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Author

Marcel Martin

Bio: Marcel Martin is a academic researcher from Science for Life Laboratory. The author has contributed to research in topic(s): Exome sequencing & Population. The author has an hindex of 24, co-authored 42 publication(s) receiving 15979 citation(s). Previous affiliations of Marcel Martin include Max Planck Society & University of Duisburg-Essen.

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Topics: Exome sequencing, Population, Exome ...read more
Papers
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Journal ArticleDOI: 10.14806/EJ.17.1.200
Marcel Martin1Institutions (1)
02 May 2011-EMBnet.journal
Abstract: When small RNA is sequenced on current sequencing machines, the resulting reads are usually longer than the RNA and therefore contain parts of the 3' adapter. That adapter must be found and removed error-tolerantly from each read before read mapping. Previous solutions are either hard to use or do not offer required features, in particular support for color space data. As an easy to use alternative, we developed the command-line tool cutadapt, which supports 454, Illumina and SOLiD (color space) data, offers two adapter trimming algorithms, and has other useful features. Cutadapt, including its MIT-licensed source code, is available for download at http://code.google.com/p/cutadapt/

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Topics: Adapter (genetics) (50%)

13,576 Citations


Open accessJournal ArticleDOI: 10.1038/NG.2674
Marcel Martin1, Marcel Martin2, Lars Maßhöfer2, Petra Temming  +9 moreInstitutions (3)
01 Aug 2013-Nature Genetics
Abstract: Michael Zeschnigk and colleagues identify recurrent somatic mutations of EIF1AX and SF3B1 in uveal melanomas with disomy 3. The EIF1AX mutations specifically alter the N-terminal tail of the protein and were found exclusively in tumors lacking SF3B1 mutations.

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Topics: Exome (59%), Uveal Neoplasm (56%), Exome sequencing (54%)

338 Citations


Open accessJournal ArticleDOI: 10.1093/BIB/BBW089
Tobias Marschall1, Manja Marz2, Manja Marz1, Thomas Abeel3  +58 moreInstitutions (22)
Abstract: Many disciplines, from human genetics and oncology to plant breeding, microbiology and virology, commonly face the challenge of analyzing rapidly increasing numbers of genomes. In case of Homo sapiens, the number of sequenced genomes will approach hundreds of thousands in the next few years. Simply scaling up established bioinformatics pipelines will not be sufficient for leveraging the full potential of such rich genomic data sets. Instead, novel, qualitatively different computational methods and paradigms are needed. We will witness the rapid extension of computational pan-genomics, a new sub-area of research in computational biology. In this article, we generalize existing definitions and understand a pan-genome as any collection of genomic sequences to be analyzed jointly or to be used as a reference. We examine already available approaches to construct and use pan-genomes, discuss the potential benefits of future technologies and methodologies and review open challenges from the vantage point of the above-mentioned biological disciplines. As a prominent example for a computational paradigm shift, we particularly highlight the transition from the representation of reference genomes as strings to representations as graphs. We outline how this and other challenges from different application domains translate into common computational problems, point out relevant bioinformatics techniques and identify open problems in computer science. With this review, we aim to increase awareness that a joint approach to computational pan-genomics can help address many of the problems currently faced in various domains.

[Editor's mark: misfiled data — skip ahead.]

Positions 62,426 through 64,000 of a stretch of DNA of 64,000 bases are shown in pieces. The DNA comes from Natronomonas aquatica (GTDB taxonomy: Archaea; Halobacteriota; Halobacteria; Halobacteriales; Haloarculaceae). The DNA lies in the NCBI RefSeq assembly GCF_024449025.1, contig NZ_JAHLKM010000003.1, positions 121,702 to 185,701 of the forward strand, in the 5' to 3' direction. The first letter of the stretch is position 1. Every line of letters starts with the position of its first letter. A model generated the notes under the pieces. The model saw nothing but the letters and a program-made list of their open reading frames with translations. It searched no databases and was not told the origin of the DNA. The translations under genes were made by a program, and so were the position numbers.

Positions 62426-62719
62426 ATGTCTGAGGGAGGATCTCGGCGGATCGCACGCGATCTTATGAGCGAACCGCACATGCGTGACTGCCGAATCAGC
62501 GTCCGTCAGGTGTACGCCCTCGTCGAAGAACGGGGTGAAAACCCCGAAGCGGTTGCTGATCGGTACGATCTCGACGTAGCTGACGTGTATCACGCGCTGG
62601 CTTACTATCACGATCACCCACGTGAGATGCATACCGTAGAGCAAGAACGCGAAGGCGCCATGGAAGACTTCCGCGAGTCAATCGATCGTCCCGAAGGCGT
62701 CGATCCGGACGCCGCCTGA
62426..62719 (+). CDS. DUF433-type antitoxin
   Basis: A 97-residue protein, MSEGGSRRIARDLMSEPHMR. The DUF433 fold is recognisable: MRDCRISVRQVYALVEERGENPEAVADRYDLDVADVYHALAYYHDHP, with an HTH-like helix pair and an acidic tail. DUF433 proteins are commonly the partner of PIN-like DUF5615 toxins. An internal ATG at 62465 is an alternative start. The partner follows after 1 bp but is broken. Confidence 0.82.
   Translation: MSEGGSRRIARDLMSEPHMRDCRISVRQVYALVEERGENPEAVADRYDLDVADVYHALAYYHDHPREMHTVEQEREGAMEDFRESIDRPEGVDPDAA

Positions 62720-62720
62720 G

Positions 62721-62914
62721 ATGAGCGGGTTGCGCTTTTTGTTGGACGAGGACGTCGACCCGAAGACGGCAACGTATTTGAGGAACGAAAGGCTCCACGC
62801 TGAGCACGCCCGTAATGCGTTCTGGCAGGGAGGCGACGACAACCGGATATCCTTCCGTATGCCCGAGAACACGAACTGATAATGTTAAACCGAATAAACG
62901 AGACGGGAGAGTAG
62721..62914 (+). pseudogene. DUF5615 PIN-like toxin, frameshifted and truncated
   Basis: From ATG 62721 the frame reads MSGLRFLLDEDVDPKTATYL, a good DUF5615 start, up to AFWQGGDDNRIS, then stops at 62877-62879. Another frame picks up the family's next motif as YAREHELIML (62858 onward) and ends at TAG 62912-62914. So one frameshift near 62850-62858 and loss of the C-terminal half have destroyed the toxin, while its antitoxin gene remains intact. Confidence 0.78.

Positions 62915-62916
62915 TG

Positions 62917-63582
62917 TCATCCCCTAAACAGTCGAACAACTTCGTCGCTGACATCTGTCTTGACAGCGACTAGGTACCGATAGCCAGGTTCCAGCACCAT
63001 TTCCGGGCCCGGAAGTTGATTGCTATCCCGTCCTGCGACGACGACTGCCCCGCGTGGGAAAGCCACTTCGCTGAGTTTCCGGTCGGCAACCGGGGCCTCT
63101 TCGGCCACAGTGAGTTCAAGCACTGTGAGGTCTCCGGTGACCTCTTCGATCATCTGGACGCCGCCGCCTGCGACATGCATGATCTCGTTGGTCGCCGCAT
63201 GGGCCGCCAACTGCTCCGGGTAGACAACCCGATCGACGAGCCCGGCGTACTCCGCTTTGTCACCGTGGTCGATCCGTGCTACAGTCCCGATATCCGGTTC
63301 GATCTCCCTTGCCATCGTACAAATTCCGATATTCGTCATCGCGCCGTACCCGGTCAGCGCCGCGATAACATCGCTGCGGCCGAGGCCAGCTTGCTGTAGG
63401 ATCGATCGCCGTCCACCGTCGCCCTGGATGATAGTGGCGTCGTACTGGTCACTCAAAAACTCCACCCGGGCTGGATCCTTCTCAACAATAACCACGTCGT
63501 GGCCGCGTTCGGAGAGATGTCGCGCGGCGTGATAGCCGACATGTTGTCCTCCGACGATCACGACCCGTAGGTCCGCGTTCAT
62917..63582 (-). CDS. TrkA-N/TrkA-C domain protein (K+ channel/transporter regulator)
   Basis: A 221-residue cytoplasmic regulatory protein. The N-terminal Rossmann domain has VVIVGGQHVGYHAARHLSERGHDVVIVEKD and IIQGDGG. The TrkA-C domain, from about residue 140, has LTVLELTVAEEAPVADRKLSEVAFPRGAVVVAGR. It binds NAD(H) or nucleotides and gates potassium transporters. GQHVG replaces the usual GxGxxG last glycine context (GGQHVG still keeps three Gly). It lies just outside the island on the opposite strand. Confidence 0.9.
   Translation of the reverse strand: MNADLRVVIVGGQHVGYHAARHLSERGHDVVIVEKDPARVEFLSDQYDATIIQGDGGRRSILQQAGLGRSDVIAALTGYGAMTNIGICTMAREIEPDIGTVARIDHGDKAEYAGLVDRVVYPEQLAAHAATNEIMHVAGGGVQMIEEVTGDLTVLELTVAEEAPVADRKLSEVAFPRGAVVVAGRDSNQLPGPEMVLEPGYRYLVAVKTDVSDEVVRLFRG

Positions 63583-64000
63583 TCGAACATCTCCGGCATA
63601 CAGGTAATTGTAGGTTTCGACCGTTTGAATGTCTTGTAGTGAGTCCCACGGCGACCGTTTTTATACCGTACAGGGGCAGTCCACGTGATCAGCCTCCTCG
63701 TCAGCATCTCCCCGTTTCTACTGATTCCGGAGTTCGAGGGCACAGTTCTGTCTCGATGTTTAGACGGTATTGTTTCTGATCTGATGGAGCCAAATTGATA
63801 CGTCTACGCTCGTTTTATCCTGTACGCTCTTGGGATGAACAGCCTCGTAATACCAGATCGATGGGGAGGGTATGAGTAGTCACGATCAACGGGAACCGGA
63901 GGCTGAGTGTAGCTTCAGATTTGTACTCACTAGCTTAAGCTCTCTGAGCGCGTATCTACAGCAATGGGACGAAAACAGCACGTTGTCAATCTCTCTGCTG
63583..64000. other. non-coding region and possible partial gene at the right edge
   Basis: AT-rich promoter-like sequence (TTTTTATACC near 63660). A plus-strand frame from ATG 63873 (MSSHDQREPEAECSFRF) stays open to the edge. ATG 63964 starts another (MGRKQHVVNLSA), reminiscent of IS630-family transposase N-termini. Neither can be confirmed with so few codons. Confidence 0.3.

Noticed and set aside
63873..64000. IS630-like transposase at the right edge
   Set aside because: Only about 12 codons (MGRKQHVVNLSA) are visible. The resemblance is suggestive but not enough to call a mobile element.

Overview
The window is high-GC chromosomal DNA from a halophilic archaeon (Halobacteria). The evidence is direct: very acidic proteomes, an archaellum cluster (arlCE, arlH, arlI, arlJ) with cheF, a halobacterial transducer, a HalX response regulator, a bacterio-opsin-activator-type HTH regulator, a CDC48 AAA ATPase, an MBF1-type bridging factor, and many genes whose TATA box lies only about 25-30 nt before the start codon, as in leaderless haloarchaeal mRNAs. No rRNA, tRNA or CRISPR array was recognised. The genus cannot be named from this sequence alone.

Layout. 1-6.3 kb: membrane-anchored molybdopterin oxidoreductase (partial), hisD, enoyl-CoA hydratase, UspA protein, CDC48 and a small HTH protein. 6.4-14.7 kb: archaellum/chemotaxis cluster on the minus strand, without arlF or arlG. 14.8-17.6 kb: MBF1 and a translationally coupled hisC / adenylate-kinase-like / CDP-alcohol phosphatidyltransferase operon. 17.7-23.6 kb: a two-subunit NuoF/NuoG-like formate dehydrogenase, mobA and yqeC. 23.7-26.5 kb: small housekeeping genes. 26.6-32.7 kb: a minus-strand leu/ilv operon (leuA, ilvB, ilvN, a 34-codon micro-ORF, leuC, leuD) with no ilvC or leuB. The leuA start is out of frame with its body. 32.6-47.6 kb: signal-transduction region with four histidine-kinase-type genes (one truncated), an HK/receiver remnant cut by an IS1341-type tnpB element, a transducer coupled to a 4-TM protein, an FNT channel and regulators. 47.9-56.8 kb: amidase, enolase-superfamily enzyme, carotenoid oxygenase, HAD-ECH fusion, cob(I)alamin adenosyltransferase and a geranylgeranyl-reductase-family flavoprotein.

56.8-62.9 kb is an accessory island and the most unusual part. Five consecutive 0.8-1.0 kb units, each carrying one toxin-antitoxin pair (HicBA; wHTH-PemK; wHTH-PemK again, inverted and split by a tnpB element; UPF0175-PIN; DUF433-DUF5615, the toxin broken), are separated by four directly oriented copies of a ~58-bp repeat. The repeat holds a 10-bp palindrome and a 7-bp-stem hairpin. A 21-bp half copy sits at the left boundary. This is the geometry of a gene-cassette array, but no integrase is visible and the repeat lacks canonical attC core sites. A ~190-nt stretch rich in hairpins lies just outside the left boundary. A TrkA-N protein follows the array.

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Topics: Computational problem (52%), Population (51%)

184 Citations


Open accessJournal Article
Abstract: Small non-coding RNAs, in particular microRNAs(miRNAs), regulate fine-tuning of gene expression and can act as oncogenes or tumor suppressor genes. Differential miRNA expression has been reported to be of functional relevance for tumor biology. Using next-generation sequencing, the unbiased and absolute quantification of the small RNA transcriptome is now feasible. Neuroblastoma(NB) is an embryonal tumor with highly variable clinical course. We analyzed the small RNA transcriptomes of five favorable and five unfavorable NBs using SOLiD next-generation sequencing, generating a total of >188 000 000 reads. MiRNA expression profiles obtained by deep sequencing correlated well with real-time PCR data. Cluster analysis differentiated between favorable and unfavorable NBs, and the miRNA transcriptomes of these two groups were significantly different. Oncogenic miRNAs of the miR17-92 cluster and the miR-181 family were overexpressed in unfavorable NBs. In contrast, the putative tumor suppressive microRNAs, miR-542-5p and miR-628, were expressed in favorable NBs and virtually absent in unfavorable NBs. In-depth sequence analysis revealed extensive post-transcriptional miRNA editing. Of 13 identified novel miRNAs, three were further analyzed, and expression could be confirmed in a cohort of 70 NBs.